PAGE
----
We’re not a single-feature browser. Our approach is singular. It’s really about every single user and acknowledging that we’re all different. We all have different requirements, and they’re all equally valuable.
That was something that we really didn’t want to be: a single-feature browser. We’re not a single-feature browser. Our approach is singular. It’s really about every single user and acknowledging that we’re all different. We all have different requirements, and they’re all equally valuable.
WDD: Vivaldi’s big draw for our web-design community is that it’s very friendly for designers and developers, but is it geared specifically to that community, or would you say that even just ordinary users could get a lot out of Vivaldi as well?
JvT: I frankly believe—I mean—in many ways, Vivaldi is the best for everyone. The kind of people that find Vivaldi is the people that are spending more time online. That’s definitely the development community. They like the fact that they can play around and change settings and things like that, but that’s also the group of people that tells others what to do. It’s the influencers, and we’re seeing that.
You install it first on your computer, and the next thing that happens is that you install it on your parents’ computer and your brother’s and sister’s and friends’ and all those that are asking for your advice because you’re the person in the know. It’s just like all of us: We have friends that have certain—maybe we have a friend that’s a car mechanic. We go to him, that person, whenever we have a question around cars, but similarly with technology, we’ll ask the people that are in the know and that spend time, and that’s the kind of users we are attracting, and then they go and tell their friends.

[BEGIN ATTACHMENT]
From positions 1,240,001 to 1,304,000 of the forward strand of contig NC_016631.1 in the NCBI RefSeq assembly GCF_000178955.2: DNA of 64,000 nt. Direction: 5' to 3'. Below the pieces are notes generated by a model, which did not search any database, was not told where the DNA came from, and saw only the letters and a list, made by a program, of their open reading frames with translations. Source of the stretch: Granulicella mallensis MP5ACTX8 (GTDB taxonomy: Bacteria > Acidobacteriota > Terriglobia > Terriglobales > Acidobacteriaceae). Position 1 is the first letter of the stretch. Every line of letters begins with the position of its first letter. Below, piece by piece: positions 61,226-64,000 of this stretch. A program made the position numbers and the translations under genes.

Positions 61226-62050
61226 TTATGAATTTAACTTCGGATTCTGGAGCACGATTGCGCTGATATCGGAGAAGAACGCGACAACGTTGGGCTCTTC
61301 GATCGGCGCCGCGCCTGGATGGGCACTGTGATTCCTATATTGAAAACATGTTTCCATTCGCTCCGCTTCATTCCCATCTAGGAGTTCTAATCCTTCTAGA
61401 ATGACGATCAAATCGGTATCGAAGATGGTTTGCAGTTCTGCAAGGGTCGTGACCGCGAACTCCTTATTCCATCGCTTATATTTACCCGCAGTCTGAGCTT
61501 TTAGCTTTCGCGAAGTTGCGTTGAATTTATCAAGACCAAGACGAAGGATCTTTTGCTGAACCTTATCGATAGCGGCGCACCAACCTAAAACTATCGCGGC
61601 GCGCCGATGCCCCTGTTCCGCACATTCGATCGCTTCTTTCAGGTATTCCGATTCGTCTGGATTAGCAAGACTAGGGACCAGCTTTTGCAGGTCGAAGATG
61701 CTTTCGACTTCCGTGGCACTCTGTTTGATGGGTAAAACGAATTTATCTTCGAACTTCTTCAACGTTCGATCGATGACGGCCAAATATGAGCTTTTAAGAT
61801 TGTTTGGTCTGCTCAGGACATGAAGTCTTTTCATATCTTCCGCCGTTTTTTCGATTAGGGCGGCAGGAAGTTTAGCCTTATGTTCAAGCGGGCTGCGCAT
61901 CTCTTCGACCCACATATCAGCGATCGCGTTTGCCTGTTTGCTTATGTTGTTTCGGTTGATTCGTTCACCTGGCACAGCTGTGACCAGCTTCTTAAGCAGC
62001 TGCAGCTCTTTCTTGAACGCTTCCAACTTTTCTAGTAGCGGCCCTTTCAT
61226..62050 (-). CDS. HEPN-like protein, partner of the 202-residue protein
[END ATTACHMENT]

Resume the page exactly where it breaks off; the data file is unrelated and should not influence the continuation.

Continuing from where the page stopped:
WDD: It seems that there’s a big word-of-mouth component to Vivaldi in the sense of trying to get more people to hear about it, to get it advertised. To that extent, I just want to ask if you think there’s one big thing—like one big piece of media coverage maybe or one big announcement—you think that Vivaldi needs in order to kind of put it on the map more, so that it goes beyond the designer or the developer community?
JvT: We’ve been gradually getting a bigger and bigger reach, but obviously the more media coverage, in some ways, the more often it is. The way this works: We get to a certain group of people, and once you have one guy in the group, and that influences the others. Once you have two or three, the group may all turn and start using us because it’s kind of more and more people are seeing what other people are seeing. Obviously, the bigger stakes, the better it is for us, but we see this as a process that we gradually reach out to people.
I think we already have quite a lot of very high-profile articles. If you look both in the tech community…also some of the larger magazines have covered us. I mean, Guardian in the UK, Boston Globe here…and others, so we’re seeing more and more magazines that think it’s a worthwhile story to cover, but obviously it’s only one article, and we over time need more articles to reach. It’s a process, and it’s a process we saw at Opera as well where we would have growth every year and gradually that got us to the number—we said 350 million (reference to Opera users).